Paris Game Week (PGW), the largest French event for video game lovers, returned to France from November 2-6, 2022. The last session took place back in 2019, before the start of the Covid-19 pandemic, and welcomed 317,000 visitors who came to meet 194 exhibitors and 227 brands.

For the 2022 edition, the world’s largest video game distributors and companies, such as French giants Ubisoft and Fnac, were present. A stand was also reserved for games made in France, including Danghost (Umeshu Lovers), Sandwalkers (Goblinz Studio) and To hell with the ugly (ARTE France and la Poule Noire), amongst many others. In addition, the event was coupled with the two League of Legends French Cup semi-finals.

Five French ministers attended the PGW Restart to support this innovative industry producing the French’s favorite leisure activity. Jean-Noël Barrot, the Minister Delegate for Digital Transition and Telecommunications, even described this industry as a “national pride that the French government wishes to strengthen”.

According to the Syndicat des Éditeurs de Logiciels de Loisirs (SELL), 37.4 million French people are fans of video games. It is a market that appeals to both young (96% of 10–14-year-olds, 94% of 15–17-year-olds) and old (92% of 18–24-year-olds, 82% of 25–34-year-olds, 75% of 35–49-year-olds, 63% of 50–64-year-olds and 41% are over 65 years of age). Amongst those that play at least once a week, 53% are men and 47% are women, with the average age being 38.

In 2021, France was home to 1,200 video game companies that employed 5,000 professionals. Sales in this sector reached €5.6 billion, up 1.6% compared with 2020 and up 13.5% on 2019. Moreover, several government programs have emerged to further develop the sector: the video game tax credit, extended until 2028, and the Video Game Assistance Fund (FAJV). In October 2022, the Horizon Jeu Vidéo association launched a free training course for young adults between the ages of 18 and 25, with no diploma, aiming to become video game testers.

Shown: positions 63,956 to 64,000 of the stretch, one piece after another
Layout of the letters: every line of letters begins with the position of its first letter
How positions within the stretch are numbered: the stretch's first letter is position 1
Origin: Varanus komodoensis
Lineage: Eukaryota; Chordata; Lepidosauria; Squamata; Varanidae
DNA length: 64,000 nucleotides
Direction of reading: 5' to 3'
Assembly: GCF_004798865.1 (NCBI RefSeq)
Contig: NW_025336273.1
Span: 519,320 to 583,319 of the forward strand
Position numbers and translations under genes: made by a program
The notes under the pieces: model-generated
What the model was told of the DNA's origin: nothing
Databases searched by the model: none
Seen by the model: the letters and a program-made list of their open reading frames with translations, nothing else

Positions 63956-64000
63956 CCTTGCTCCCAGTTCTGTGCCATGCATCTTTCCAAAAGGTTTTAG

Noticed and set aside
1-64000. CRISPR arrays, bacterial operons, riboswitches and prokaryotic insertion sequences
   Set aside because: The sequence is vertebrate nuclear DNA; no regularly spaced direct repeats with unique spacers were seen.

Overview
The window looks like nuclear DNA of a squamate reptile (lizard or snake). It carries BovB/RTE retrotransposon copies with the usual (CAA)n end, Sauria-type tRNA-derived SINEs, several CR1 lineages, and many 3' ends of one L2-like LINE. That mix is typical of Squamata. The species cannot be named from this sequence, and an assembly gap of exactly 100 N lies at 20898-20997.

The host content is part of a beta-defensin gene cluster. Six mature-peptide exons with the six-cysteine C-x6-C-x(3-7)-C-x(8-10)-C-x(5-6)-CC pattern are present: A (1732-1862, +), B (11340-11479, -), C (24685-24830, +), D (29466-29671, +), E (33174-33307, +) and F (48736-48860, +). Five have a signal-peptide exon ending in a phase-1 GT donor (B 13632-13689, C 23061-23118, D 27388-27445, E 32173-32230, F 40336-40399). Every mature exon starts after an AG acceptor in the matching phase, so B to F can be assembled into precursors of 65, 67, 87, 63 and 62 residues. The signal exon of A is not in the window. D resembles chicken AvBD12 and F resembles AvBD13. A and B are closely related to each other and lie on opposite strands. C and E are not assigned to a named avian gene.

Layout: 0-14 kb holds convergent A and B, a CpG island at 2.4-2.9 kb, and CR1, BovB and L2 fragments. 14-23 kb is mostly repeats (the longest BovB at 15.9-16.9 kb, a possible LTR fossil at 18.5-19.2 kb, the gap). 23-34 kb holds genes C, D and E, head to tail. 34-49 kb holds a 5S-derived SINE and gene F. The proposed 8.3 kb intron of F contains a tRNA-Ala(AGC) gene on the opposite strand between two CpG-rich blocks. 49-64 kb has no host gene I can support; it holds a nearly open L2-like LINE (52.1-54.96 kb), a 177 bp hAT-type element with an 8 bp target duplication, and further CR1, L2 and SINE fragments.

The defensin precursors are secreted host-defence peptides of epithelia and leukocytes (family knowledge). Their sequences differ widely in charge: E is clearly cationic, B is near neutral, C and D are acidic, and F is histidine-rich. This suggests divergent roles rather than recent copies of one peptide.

In 2006, video games became known as the tenth art in French culture. This status was further confirmed through the creation of the Culture Pass, a cultural fund for teenagers between the ages of 14 and 18, which can be used to buy French video games online. The Ministry of Culture also started producing its video games in 2018 like Romanica: a game that teaches its players the importance of language diversity.

For further information on French video games, please visit this link.